The nice thing about making "gay" protected, is that unlike every other protected class today, anybody can be "gay". In fact, you should just go and tell your boss you are gay if your state has this rule, it will pretty much keep you from worrying about that extra hour of internet browsing at lunch. I'm not supporting any protected class rules, just pointing out that while it is clear who is a woman, and usually clear who is black, and it is even fairly easy to tell if a person practices a religion seriously enough to fall under protection, there is no need to be a practicing homosexual to be protected as gay. You could be a happily married man, and simply say that you feel homosexual tendencies that you suppress, or that you are bisexual and believe in monogamy.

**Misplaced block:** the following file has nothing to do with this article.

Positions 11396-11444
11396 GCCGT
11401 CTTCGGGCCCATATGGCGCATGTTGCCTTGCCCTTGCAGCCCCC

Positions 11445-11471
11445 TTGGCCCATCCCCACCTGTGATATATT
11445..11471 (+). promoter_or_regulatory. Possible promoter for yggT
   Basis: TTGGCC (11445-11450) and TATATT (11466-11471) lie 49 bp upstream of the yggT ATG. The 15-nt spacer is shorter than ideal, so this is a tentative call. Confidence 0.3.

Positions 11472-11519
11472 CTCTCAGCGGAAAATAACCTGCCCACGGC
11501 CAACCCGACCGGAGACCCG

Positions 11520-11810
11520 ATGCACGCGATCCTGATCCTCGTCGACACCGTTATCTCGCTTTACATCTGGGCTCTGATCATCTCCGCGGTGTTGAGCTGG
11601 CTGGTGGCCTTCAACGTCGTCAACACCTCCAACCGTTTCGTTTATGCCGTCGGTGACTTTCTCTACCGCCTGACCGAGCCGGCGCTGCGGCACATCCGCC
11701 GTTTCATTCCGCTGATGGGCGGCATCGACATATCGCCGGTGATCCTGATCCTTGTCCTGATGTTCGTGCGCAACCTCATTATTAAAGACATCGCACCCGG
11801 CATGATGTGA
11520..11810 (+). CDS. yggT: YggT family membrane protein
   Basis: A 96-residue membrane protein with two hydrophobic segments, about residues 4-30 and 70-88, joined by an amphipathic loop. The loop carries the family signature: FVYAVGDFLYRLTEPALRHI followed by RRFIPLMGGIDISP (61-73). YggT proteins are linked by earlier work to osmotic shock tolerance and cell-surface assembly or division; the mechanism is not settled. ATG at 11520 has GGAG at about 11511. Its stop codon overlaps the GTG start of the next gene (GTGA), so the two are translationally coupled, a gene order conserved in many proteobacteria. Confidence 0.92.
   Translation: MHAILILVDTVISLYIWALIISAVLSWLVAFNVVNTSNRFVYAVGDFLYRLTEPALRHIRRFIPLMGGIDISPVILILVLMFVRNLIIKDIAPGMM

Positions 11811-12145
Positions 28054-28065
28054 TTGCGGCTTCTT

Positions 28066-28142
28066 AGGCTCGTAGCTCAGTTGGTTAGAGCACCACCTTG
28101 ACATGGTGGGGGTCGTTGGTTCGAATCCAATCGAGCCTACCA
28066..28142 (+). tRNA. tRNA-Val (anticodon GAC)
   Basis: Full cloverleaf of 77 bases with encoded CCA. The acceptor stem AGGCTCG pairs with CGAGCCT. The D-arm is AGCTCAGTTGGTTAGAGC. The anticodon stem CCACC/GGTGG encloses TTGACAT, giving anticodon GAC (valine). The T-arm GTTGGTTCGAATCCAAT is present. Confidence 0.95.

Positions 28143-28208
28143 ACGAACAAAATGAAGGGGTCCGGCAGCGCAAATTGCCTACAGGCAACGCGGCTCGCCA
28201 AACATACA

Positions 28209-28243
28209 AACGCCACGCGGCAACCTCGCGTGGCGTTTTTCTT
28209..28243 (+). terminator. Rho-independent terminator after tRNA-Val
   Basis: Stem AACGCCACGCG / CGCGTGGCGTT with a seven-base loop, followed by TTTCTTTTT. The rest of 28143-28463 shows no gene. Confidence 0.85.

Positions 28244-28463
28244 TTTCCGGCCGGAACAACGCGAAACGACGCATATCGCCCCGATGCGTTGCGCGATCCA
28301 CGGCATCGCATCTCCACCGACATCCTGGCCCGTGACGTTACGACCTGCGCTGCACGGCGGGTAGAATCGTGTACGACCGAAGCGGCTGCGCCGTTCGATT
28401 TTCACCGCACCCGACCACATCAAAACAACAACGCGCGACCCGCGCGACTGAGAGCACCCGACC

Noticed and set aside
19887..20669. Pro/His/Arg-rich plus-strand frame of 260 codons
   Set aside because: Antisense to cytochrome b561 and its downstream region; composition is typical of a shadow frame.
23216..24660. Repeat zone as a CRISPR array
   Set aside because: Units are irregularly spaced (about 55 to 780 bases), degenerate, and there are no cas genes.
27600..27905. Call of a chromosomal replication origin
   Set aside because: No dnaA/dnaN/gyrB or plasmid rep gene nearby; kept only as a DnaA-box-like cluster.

Now, it is true that most people would find the stigma of saying they were gay to be too great a price for this protection. But if you thought your job was in jeopardy, it might be worth it. And the gay lobby is working very hard to make it illegal to have a "stigma" applied to being gay, so if they win there will be nothing to keep every citizen from pleading "gayness".

 
At 2/12/2006 12:41:00 AM, Blogger criticallythinking said...

Meanwhile, at least he didn't complain about how Muslims got too much attention for their problems while Christians were severely persecuted by having the date of christmas hidden from them.

 
At 2/12/2006 12:22:00 PM, Anonymous David said...